Believe it or not, we’re less than four months away until Christmas.
One of my favorite holiday movies is “It’s a Wonderful Life,” starring Jimmy Stewart as George Bailey. Bailey’s life is in shambles, both personally and professionally – so much, that he wishes he had never been born. Clarence, the angel, grants him that wish and together they see how life in the town of Bedford Falls would have been different without Bailey around.
It’s bad – his wife never marries, kids are never born, his brother dies in a sled riding accident, and the mean and nasty Mr. Potter owns the whole town. Bailey realizes how much meaning his life has, wishes for everything to go back to normal and he’s a better person for it.
Everyone lives happily-ever-
after and Clarence gets his angel wings. Sorry to ruin the ending, but it came out in 1946 – what are you waiting for?
The moral of the story is that changing just one thing can set off a chain reaction of unintended consequences. Coronavirus hasn’t just changed one thing – it’s changed everything – but I’m only going to focus on one of the unintended consequences that will rear its ugly head come tax time.
The Affordable Care Act, also known as Obamacare, is a government-subsidized health insurance plan. While most Americans are either covered by their employer’s health insurance plan or Medicare, in 2020, about 11.4 million people were enrolled in Obamacare.
More than 9.6 million (84%) of those enrolled received premium subsidies, or discounts, based on their estimated income for the year.
Here’s where the domino effect of unintended consequences caused by COVID-19 comes in. While the $1,200 stimulus checks sent out earlier this year do not affect income for Obamacare, regular unemployment benefits and the $600 additional weekly benefit count toward it. The additional weekly benefit was offered with good intentions in a time of desperate need for many people.
The same holds true for any hazard pay, increased wages or additional overtime pay.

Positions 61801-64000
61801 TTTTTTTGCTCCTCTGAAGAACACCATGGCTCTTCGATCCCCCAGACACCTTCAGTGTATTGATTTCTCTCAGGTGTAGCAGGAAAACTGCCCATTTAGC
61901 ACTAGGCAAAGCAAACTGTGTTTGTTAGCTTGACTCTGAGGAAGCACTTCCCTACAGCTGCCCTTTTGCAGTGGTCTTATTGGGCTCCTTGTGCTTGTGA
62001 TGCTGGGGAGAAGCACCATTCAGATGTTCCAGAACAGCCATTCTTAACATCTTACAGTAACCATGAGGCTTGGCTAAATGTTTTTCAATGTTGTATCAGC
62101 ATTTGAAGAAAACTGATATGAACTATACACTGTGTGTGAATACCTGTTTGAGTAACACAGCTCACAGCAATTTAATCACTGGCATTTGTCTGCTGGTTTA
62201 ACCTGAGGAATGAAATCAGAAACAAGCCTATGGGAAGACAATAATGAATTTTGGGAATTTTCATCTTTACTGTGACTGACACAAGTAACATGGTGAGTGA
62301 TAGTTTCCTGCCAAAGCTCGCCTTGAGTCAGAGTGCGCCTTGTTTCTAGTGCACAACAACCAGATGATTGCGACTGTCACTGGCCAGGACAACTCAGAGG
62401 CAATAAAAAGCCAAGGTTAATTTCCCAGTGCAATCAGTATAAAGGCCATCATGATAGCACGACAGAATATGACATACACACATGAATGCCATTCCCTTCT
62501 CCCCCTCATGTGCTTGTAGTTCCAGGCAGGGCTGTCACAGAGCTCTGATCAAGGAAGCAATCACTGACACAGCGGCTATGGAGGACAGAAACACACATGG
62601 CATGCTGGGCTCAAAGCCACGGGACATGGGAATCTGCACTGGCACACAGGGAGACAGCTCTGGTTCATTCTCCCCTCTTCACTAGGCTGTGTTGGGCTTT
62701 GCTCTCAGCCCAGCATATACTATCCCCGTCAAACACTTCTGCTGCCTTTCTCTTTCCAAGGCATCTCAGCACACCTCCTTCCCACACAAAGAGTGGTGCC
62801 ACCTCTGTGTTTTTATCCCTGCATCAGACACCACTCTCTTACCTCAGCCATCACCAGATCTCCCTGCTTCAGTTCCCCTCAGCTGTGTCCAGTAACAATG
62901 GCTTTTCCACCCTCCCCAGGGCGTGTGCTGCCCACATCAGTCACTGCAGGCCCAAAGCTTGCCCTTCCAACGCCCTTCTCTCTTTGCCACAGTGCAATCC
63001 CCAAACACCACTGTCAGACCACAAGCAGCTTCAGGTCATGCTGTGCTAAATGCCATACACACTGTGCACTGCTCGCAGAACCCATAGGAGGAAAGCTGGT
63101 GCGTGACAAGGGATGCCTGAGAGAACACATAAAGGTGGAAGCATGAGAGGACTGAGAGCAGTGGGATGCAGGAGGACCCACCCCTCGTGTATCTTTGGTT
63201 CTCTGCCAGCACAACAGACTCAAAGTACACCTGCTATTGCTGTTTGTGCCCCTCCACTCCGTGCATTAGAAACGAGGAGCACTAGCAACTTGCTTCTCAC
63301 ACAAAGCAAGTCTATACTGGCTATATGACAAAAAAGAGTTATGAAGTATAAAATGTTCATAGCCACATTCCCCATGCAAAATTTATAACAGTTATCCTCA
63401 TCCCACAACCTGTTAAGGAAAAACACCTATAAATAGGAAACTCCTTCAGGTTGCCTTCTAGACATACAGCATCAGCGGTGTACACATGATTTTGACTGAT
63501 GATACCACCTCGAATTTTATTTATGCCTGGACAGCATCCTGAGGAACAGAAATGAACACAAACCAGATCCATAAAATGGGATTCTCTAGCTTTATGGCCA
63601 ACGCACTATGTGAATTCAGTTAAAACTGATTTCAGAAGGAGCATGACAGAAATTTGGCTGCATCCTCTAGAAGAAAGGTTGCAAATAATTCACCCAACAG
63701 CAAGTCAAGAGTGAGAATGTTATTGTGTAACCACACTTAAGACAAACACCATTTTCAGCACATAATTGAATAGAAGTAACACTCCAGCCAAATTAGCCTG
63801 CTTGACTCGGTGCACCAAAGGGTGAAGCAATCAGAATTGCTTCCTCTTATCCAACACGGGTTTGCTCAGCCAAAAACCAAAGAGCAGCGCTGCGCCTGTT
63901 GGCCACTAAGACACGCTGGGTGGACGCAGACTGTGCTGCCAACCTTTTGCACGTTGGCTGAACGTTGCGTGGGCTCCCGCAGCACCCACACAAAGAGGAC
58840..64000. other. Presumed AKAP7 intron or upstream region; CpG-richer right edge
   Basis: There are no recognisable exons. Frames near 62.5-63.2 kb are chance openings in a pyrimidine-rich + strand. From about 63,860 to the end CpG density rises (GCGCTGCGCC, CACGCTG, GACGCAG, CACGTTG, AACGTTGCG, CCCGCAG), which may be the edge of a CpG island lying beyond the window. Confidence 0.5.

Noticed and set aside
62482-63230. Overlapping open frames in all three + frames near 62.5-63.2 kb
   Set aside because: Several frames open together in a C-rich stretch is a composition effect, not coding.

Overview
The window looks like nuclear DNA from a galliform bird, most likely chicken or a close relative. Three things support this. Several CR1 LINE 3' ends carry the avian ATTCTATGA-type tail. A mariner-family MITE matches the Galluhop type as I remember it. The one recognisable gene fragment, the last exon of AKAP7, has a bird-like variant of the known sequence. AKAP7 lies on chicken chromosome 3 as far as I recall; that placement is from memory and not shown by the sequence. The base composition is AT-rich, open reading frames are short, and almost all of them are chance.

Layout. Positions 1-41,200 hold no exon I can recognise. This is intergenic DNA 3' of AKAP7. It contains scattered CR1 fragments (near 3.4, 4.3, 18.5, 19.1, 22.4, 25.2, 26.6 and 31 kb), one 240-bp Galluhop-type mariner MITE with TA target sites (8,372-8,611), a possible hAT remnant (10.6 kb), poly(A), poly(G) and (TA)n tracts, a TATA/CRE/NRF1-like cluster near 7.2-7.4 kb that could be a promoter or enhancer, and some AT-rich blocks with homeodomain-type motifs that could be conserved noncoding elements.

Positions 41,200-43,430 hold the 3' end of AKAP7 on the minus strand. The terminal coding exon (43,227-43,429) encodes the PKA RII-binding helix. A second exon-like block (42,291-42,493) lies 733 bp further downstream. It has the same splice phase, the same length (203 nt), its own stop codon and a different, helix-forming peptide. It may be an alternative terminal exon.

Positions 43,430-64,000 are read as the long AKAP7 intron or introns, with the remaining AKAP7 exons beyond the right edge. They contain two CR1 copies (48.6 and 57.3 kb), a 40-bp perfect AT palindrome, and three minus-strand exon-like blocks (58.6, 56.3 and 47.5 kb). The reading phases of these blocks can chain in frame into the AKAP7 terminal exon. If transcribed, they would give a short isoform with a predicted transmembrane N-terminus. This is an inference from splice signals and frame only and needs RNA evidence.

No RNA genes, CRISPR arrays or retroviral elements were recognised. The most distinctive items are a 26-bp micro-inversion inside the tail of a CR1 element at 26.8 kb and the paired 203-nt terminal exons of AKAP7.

However, Obamacare subsidies are like a cliff and you don’t want to get too close to the edge.
For example, a 60-year-old couple could have estimated an income of $67,640 for 2020 and received a subsidy of $1,317 per month. That means the middle-of-the-road Silver plan would only cost about $564 per month instead of the $1,881 full price.
If – because of some additional unemployment benefits – the couple’s income goes over that cliff by $1 (to $67,641), there is no more subsidy and they would be on the hook for the full $1,881. Come tax time the IRS will send that couple a bill for $15,804, due immediately. That is the $1,317 subsidy that they no longer qualify for multiplied by 12 months. Ouch.
After the gut-punch that has been 2020, welcome to tax season of 2021.
I was shocked to see that the $600 weekly unemployment benefit counts toward Obamacare income. They are both government funded subsidies intended to help, but they are working against each other.
The 9.6 million people receiving subsidies toward their health insurance have four months to remedy this dilemma.
One option is to decrease your taxable income by contributing to a deductible IRA (Individual Retirement Account).
You can contribute a maximum of $6,000 ($7,000 if over age 50) and earmark it for retirement after age 59.5.
To build on the example of the 60-year-old couple, they could contribute a total of $14,000 ($7,000 each) to their own IRA accounts and keep their income from going over the cliff, or they could have a tax bill of over $15,000. That’s a no-brainer and one way to avoid some of the unintended consequences of COVID relief.